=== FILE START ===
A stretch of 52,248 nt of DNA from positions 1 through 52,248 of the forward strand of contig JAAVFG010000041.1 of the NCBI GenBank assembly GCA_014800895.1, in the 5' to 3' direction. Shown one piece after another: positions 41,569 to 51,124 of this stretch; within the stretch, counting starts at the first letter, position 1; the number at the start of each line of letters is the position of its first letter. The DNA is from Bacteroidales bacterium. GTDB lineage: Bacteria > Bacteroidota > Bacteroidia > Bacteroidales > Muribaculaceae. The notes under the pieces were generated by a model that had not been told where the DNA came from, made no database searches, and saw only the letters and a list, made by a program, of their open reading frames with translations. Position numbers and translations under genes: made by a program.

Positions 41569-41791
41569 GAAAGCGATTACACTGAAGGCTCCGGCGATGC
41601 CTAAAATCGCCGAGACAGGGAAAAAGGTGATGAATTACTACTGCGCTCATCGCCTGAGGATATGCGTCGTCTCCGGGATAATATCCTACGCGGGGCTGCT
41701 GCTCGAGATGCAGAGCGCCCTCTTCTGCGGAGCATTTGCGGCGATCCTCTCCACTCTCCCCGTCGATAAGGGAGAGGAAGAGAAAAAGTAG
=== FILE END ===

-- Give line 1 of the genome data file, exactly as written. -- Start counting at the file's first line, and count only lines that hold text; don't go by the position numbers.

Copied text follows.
A stretch of 52,248 nt of DNA from positions 1 through 52,248 of the forward strand of contig JAAVFG010000041.1 of the NCBI GenBank assembly GCA_014800895.1, in the 5' to 3' direction. Shown one piece after another: positions 41,569 to 51,124 of this stretch; within the stretch, counting starts at the first letter, position 1; the number at the start of each line of letters is the position of its first letter. The DNA is from Bacteroidales bacterium. GTDB lineage: Bacteria > Bacteroidota > Bacteroidia > Bacteroidales > Muribaculaceae. The notes under the pieces were generated by a model that had not been told where the DNA came from, made no database searches, and saw only the letters and a list, made by a program, of their open reading frames with translations. Position numbers and translations under genes: made by a program.